Failing to pay student loan debt has serious consequences. Your tax return refunds can be intercepted, massive collection fees of up to 20 percent of your balance can be added, it will hurt your credit score, and your wages can be garnished without going to court.
We are wary of used cars salesmen, but how conscious are we of the fact that almost everything we buy is sold to us by a commission-based broker who wins when they convince us to buy more than we came to purchase?
Applying logic or assumptions to a corporate policy is never going to work. The agents are limited by the policies and procedures in place at the time of the event.
It's that time of year again. Graduation. That seminal moment in our lives when, in ceremonies of varying degrees of pomp and circumstance, our elders pass on the wisdom of the ages to those of us who are evolving from the shelter of the ivory tower to the stark reality of the "real world."
Young adults are depositing more to savings accounts and paying down 57% more student loan debt than Gen X or Baby Boomers. Finger is pointing at the Great Recession.
The government gets to borrow for 10 years paying less than 2 percent interest on U.S. Treasury notes, while students must pay 6.8 percent interest on the loans they get from the government!
A greater tax deduction for students is not a handout. On the contrary, it helps those who are willing to meet the challenges of higher education to invest in our collective future.
Despite the fact that tuition costs show no signs of decreasing, you can become less reliant on loans and more focused on a secure financial future by following a few easy rules.
Now is the perfect time for graduating students to think about getting their finances in order for summer and beyond. Regardless of their financial situation, each college graduate needs to utilize the same basic tools to set themselves up for long-term financial success.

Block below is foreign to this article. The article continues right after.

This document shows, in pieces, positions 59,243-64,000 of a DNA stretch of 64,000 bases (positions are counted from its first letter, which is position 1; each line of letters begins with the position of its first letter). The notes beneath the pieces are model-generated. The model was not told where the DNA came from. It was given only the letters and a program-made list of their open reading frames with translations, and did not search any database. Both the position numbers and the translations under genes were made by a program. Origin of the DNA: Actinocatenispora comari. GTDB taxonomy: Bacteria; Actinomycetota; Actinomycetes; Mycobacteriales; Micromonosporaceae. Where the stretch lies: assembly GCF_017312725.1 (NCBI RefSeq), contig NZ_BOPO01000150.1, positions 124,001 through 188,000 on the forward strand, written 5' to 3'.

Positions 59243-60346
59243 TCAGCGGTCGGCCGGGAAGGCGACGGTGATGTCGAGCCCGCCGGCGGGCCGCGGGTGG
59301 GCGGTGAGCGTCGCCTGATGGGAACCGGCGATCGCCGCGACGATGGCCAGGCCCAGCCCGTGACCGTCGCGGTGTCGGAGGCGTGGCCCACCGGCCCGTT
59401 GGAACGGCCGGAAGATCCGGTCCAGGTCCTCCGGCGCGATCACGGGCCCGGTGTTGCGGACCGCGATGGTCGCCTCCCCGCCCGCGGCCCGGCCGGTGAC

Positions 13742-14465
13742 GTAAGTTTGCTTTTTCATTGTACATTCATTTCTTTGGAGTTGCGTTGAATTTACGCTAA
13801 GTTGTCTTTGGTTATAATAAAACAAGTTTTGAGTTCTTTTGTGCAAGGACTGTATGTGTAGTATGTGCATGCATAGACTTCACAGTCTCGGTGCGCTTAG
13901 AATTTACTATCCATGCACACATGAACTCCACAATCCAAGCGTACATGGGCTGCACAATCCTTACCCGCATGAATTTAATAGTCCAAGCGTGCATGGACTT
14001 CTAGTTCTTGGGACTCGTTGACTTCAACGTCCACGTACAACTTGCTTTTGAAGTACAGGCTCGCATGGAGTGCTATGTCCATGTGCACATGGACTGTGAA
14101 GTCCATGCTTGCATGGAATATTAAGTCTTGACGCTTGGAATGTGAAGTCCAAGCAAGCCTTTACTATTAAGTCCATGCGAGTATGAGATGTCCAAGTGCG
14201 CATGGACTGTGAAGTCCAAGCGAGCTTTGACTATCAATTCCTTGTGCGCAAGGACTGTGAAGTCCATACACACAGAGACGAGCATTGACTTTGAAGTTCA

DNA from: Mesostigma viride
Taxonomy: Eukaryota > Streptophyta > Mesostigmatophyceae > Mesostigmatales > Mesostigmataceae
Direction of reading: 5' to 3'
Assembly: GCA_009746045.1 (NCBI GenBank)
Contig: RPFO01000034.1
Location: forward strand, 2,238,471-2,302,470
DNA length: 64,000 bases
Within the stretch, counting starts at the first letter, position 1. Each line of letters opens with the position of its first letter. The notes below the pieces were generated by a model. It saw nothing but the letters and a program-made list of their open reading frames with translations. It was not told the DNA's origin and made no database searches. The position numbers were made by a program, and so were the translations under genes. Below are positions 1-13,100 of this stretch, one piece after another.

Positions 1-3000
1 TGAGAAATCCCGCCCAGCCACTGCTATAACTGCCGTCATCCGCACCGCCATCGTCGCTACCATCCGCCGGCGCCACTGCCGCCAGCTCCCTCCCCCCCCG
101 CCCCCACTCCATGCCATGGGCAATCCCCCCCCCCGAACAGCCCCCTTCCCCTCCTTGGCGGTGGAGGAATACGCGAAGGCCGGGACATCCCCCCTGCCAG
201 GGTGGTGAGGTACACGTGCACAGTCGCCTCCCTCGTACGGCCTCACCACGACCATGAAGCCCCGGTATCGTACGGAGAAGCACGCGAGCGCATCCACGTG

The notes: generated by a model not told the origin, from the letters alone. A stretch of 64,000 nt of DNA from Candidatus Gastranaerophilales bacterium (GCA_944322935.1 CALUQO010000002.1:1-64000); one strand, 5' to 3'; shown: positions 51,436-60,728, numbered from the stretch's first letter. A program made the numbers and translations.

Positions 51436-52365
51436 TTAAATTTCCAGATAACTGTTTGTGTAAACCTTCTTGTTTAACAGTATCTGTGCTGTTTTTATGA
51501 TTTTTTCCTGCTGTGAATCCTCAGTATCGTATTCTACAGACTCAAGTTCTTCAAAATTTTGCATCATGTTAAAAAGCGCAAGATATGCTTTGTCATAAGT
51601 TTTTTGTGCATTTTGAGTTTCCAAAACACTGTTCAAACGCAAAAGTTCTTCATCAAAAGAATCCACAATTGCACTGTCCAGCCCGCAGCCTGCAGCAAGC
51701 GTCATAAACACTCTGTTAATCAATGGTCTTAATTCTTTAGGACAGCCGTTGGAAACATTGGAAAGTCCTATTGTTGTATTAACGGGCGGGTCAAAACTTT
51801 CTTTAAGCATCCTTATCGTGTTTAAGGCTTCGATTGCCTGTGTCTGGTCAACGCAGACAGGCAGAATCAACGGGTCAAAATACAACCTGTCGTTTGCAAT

If America is going to provide real meritocratic opportunity for intelligent and hard-working young people, it cannot merely focus on Ivy League universities or similar private institutions of higher education.
These students and their families cannot bear additional costs. The president's proposal, although it might lower interest rates very slightly in the first year, will ultimately allow those rates to rise uncontrollably.
Student loan debt is used to make an investment in human capital. Since this investment may seem intangible to young people, they may start to wonder: is college worth it?
What can we tell the parents? We know that not having a bachelor's degree cost the average American about $1 million in lost earnings over his or her lifetime. The parents discuss, and intrinsically understand, the enormous benefits of broadening one's mind and horizons through higher education.
Today the poor line up for Powerball tickets, the middle class over-trade their stock portfolio. Both are bad bets made by people that don't have better options. Why not give young people guidance when they start to deal themselves their hand?
1) Get organized Start a file cabinet where you begin to collect all of your financial papers. Need help? Read one of David Bach's Finish Rich books....
In 2009 book, I argued that advancing technology -- and especially software automation -- would increasingly threaten the jobs taken by college graduates. Economists are now finding hard evidence that this trend has been underway since 2000.